Vibram FiveFingers: 7 Alternatives for Military

You’re hooked on Vibram FiveFingers, but your commanding officer won’t get behind the style. Or you’re currently dealing with the backlash from the Army’s decision to ban toe shoes.

Whatever the case, there are still a number of minimalist shoes out there that should be deemed acceptable for PT. While they don’t have the glove-like quality or articulated digits like the original VFFs, they still have extremely thin soles, minimal cushioning and less supportive uppers. They are extremely lightweight and for the most part are ridiculously flexible.

Vivo Barefoot Evo

Vivo Barefoot Evo

Although it’s almost double the weight of a feather-light racing shoe, the Vivo Barefoot Evo ($160) is pretty darned lightweight at 8 ounces. It doesn’t interfere with the natural movement of the foot, which is exactly what a minimalist shoe is so regaled for.

The Evo provides zero stabilization, arch support or heel build-up. Supremely flexible, it was obviously created with the barefoot athlete in mind. Check out this review at Birthday Shoes for more specs.

Saucony Kilkenny

Saucony Kilkenny racing flat

In a pinch, some barefoot enthusiasts prefer the non-interfering feel of racing flats because they share barefoot traits of flexibility, thin soles and lightweight constructions. Despite weighing less than 6 ounces, the Kilkenny ($55) does still have a fair amount of traction.

Touted in a forum or two for its minimalist characteristics, the Saucony racing flat has a number of fans that stress the importance of running as lightly on your feet as possible.

Saucony Hattori

Saucony Hattori

An even more minimalist Saucony, the Hattori ($80) was released just a few months ago. Extremely lightweight, the Hattori has zero drop. The roomy toe box gives your digits space to naturally arch, grip and push off.

Coming in at 4.4 ounces, the sole features a flex groove in the back of the toes and in the front of the metatarsals. While the shoe doesn’t compromise natural motion, it does lose a bit of the feel of the road due to the 10mm sole according to this Birthday Shoes post.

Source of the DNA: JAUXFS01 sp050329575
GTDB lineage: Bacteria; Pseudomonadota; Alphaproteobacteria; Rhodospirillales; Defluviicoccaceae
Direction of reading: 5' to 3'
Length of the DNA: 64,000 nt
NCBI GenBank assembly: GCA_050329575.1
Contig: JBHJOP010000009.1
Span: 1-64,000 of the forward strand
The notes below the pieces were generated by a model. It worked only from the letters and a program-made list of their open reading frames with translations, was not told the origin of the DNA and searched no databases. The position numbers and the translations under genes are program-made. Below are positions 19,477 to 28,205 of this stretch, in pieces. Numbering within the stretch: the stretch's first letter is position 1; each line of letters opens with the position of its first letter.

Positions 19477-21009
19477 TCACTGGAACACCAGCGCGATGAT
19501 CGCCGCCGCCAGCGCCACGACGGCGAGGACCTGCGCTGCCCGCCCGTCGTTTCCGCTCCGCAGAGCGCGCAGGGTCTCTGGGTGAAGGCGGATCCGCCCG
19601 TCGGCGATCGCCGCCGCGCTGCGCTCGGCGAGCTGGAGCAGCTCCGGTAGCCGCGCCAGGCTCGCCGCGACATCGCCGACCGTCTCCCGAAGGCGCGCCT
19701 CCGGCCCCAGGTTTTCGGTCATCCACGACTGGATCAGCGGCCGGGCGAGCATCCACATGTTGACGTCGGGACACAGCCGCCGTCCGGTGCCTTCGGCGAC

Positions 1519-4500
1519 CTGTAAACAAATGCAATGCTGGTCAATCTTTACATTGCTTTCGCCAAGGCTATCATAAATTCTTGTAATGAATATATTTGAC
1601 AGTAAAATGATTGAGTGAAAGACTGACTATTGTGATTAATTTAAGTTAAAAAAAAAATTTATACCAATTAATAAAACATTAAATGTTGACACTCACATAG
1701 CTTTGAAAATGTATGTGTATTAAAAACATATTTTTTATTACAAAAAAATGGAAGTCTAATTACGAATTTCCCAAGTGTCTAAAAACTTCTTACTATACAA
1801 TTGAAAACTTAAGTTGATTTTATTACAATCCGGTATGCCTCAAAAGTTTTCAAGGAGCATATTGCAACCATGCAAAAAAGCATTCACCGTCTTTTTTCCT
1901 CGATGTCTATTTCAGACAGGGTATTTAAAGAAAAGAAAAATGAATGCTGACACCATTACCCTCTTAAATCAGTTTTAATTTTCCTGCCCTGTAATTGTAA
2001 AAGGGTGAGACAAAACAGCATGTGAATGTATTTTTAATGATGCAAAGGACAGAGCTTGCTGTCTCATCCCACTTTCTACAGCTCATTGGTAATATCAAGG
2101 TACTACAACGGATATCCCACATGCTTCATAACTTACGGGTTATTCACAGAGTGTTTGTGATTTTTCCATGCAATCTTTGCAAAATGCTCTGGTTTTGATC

Merrell Trail Glove

Merrell Trail Glove

Looking for zero drop? That’s pretty much the definition of the Merrell Trail Glove ($110). Teaming up with the fine folks over at Vibram, Merrell created a series of barefoot shoes, which includes the Trail Glove. The Vibram sole may have more tread than you’re accustom to, but it’s minimal.

Another minimalist shoe characteristic is the roomy toe box that allows toes to spread when running. Also the shoes are super lightweight.

New Balance Minimus

New Balance Minimus trail version

The jury may be out when it comes to defining the New Balance Minimus trail shoe ($99.99). Weighing in at just over 7.1 ounces, it has a 4mm slope from heel to toe that may have some barefoot enthusiasts shaking their heads. However, reviewers like Donald found that the high-performance trail shoe complimented his barefoot running style nicely.

Asics 33 line

Gel-Rush 33

More minimal than minimalist, the Asics 33 has announced two new shoes that encourages natural foot movement. The Gel-Rush 33 ($70) and the Gel-Blur 33 ($85) are both at least a good 2 ounces heavier than any other shoe on this list.

Gel-Blur 33

While there is not arch support in sight for the Blur, it’s does have an abundance of sole and cushioning and is fairly stiff according to this review in the Runner’s World forum. The Blurr and the Rush might be the styles to wear if you are wanting to ease into the minimalist running style.

If you couldn’t run in your VFFs, what minimalist style of shoe would you choose?

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